This is the first in our Young Progressive Leaders series, over the next couple of weeks we‚Äôll be posting blog entries from those who participated in the inaugural Young Progressive Leaders Program.
Anyone who‚Äôs been following the carbon tax debate recently (and really, who can avoid it) may have had cause to wonder, why is the Labor Party pinning so much on climate change?
There must be some who resent the environment being such a dominant issue. Why can‚Äôt Labor just talk about health, or education, or industrial relations? Why not leave the environment stuff to the Greens?
The reality, though, is that environment protection must be at the very centre of what Labor stands for. The Labor Party and the labour movement have to reclaim the environment as their issue ‚ÄĒ not just because they can‚Äôt avoid it, but because it‚Äôs inextricably linked to everything that they already stand for.
Environment protection is about social justice. Environmental problems are invariably created by the rich and powerful, and suffered by the poor and vulnerable. Environment protection is all about the fair distribution of environmental costs and benefits. It‚Äôs a classic labour issue.
Environment protection is about human beings ‚ÄĒ not just trees and animals. Climate change means more bushfires, more floods, and more droughts, all of which spell disaster for vulnerable people, especially rural communities.
It is working people who will suffer if the companies who employ them can‚Äôt adjust to a low-carbon economy. It is the poor and underprivileged who are least able to adapt to climate change and its impacts. It is developing nations who will be underwater first. Clearly, protecting these people is core business for Labor.
It‚Äôs not just climate change, either. Human beings benefit from ‚Äėecosystem services‚Äô provided by many parts of the environment. A healthy Murray-Darling rivers system, for example, is essential to sustaining the regional economy and regional communities.
Environment protection is about economic prosperity. The Labor Party has always stood for tough economic reforms that guaranteed our long-term prosperity. The need to shift our economy to a model that our planet can sustain will be one of the biggest and toughest economic transformations we‚Äôve seen yet.
Even if it weren‚Äôt such a classic progressive issue, Labor simply doesn‚Äôt have a choice. A strong environment policy is increasingly becoming a political necessity for a progressive party.
Labor has already lost a large chunk of its base over its weak approach to the environment ‚ÄĒ particularly the decision to dump the CPRS. The electoral cost of a weak environment policy will only grow over time, as the environment challenge grows more and more urgent.
The fact that Labor is losing these voters to the Greens is no consolation. Although Greens preferences generally flow to Labor anyway, Labor needs its progressive base for more than just votes. It needs engaged, inspired, committed activists to drive its values and policies (not to mention political candidates).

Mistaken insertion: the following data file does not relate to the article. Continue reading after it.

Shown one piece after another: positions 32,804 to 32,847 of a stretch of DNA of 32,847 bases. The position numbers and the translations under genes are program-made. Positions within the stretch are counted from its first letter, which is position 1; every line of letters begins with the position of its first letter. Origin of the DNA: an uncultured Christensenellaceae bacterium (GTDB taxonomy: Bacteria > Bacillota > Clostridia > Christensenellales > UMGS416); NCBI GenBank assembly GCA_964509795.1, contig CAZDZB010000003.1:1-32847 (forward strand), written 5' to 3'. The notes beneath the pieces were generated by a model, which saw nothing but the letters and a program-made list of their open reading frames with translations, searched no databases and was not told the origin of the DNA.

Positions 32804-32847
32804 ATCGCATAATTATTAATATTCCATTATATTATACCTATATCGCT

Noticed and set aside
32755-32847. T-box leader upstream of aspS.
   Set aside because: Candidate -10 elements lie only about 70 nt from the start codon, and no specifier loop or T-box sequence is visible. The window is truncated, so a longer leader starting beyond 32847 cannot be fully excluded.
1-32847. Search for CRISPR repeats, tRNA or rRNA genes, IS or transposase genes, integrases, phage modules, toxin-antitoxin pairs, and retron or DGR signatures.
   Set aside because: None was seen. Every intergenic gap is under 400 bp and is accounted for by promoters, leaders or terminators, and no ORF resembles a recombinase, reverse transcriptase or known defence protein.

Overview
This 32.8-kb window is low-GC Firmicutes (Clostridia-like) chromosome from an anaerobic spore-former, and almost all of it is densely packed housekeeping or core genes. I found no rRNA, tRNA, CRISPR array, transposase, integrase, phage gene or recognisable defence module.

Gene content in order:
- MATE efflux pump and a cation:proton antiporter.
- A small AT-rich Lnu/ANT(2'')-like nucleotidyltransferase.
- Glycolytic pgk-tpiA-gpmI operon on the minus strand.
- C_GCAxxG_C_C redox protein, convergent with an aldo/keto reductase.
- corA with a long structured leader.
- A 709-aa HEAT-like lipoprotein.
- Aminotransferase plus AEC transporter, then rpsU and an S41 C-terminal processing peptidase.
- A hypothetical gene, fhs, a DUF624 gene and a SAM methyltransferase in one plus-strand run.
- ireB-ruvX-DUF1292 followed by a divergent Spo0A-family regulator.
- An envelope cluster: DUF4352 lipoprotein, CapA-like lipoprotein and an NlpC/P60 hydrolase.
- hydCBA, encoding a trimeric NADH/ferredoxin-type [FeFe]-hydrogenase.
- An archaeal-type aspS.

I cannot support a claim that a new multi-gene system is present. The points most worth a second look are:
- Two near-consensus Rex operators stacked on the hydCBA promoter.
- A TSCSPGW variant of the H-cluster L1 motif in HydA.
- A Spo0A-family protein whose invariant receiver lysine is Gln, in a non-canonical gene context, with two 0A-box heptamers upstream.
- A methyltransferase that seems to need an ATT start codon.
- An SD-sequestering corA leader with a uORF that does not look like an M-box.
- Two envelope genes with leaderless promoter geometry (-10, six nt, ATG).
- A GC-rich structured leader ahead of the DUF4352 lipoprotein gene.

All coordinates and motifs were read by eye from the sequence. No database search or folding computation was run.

Labor is perilously close to losing a generation of progressive activists to the Greens. It needs to reclaim the 66,000 young people who have flocked to the Australian Youth Climate Coalition, who spend election day wearing ‚ÄėVote Climate‚Äô T-shirts and handing out how-to-vote cards that preference the Greens.
Besides, imagine if Labor could make the environment a political strength? Imagine if it could overcome this perennial weakness, by ditching the middle-of-the-road policies that open it to attack from the Coalition and the Greens, and fighting from a strong progressive position?
It‚Äôs unlikely that Labor will ever be green enough to win back all the voters who have left it for the Greens. But it can certainly win back most of them. It can convince a critical mass of progressive Australians that Labor is unambiguously pro-environment, but better at implementing its policies than a minor party.
After all, that‚Äôs the way it used to be. The ALP has a proud history of environment protection. It was Bob Brown who protested the Franklin Dam, but it was Bob Hawke who made sure it wasn‚Äôt built. It was Hawke who defied the international community and protected Antarctica from mining. It was Whitlam who introduced Australia‚Äôs first environmental impact assessment laws. Let‚Äôs face it ‚ÄĒ Labor was green before it was cool.
If it is serious about winning the fight for progressive Australia, it needs to be green again. So long as the progressive movement in Australia remains split into two parts ‚ÄĒ red and green ‚ÄĒ it will lose. The labour movement needs to make peace with the green movement, and bring them back into the fold.
The only way to do that is to get serious about environment protection. Labor needs a Murray-Darling Basin Plan that will actually sustain the Murray-Darling Basin. It needs to be honest and tough about the environmental risks that coal mining and coal-seam gas extraction pose. It needs to get much more serious about sustaining biodiversity. And it needs a strong commitment to climate change, which recognises that a carbon price is just the first step.
It‚Äôs been a long, hard fight over the carbon price, no doubt about it. But unless Labor puts the environment at the very front and centre of its values and policies, and rebuilds a single progressive movement that combines the red and greens wings into a winning coalition, it won‚Äôt get any easier.
Mick Power is Victorian Co-convenor of the Labor Environment Action Network (LEAN). He works at the Environment Defenders Office (Victoria), a public interest environment law NGO. Follow him on twitter at @mick_power.